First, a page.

Eczema is an inflammation of the skin which may cause dryness, flakiness, heat, and probably most importantly, itching. Dermatitis is a term which is sometimes connected, in people's minds, with exposure to chemicals. It really only means inflammation of the skin, and could be used interchangeably with eczema, as it often is by doctors.
Eczema can be caused by a number of different factors, and may result in just a small patch of skin being affected, but can affect skin anywhere on the body.
Many things cause eczema. The commonest is a general allergic over sensitivity (atopy). This sort of eczema is known as atopic eczema, and it is linked with asthma and hayfever. That is, these conditions often run together in a family.
The other possible causes include:
Infantile eczema which often affects young babies. This may lead to a patch below their chins, which gets wettest from dribbling, and may be associated with cradle cap.
Contact with substances which irritate the skin chemically. This is caused by direct contact between the skin and the substance, which might be such things as detergents, soaps, diesel or engine oils, strong chemicals, cleaners etc.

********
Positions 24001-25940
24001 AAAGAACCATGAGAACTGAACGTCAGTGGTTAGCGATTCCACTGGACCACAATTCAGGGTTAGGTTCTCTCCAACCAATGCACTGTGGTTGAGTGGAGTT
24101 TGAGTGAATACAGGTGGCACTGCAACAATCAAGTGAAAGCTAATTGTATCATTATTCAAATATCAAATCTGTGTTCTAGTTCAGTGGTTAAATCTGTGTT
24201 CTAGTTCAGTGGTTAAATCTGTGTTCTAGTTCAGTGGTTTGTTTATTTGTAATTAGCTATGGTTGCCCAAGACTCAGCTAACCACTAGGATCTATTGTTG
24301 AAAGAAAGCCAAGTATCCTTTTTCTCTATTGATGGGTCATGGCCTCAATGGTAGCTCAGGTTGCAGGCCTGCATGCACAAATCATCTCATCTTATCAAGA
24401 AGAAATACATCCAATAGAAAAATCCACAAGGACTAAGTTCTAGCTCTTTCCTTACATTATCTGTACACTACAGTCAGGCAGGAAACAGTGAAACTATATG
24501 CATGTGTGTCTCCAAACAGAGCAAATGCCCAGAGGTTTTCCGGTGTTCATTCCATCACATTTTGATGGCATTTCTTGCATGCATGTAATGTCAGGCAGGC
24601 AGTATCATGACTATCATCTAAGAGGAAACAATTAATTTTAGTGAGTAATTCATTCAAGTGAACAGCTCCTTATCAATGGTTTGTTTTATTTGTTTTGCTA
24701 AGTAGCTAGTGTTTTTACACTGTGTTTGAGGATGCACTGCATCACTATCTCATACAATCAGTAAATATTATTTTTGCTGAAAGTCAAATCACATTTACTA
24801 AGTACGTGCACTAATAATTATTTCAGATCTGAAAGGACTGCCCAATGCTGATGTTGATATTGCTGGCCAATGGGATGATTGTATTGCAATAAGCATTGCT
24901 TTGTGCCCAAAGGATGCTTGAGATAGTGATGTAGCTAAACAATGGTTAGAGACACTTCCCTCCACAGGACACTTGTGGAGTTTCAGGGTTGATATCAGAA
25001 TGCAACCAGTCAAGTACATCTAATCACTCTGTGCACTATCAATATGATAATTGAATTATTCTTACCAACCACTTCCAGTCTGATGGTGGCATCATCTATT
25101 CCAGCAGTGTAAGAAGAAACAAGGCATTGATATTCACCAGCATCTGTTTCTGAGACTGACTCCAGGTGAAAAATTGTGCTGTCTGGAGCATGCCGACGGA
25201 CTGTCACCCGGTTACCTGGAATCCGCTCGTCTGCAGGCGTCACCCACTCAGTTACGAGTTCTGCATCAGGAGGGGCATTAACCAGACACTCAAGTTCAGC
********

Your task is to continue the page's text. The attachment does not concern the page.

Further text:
Contact with substances which the body has become allergic to. Commonly this involves nickel, rubbers etc. If a woman was sensitive to nickel in the past it would cause a reaction where the bra hooks and suspenders came near her skin, as these typically contained nickel. Plastics have helped to overcome this risk, but jewellery and watches are still a common cause. Suddenly people need to spend a bit more on their presents to you!
Varicose veins can lead to a form of eczema affecting the lower legs. This is known as varicose or gravitational eczema. As well as treatment of the skin, it is important to improve the blood circulation in the legs, and for most people this includes wearing support stockings and staying active on your feet.
It is highly infectious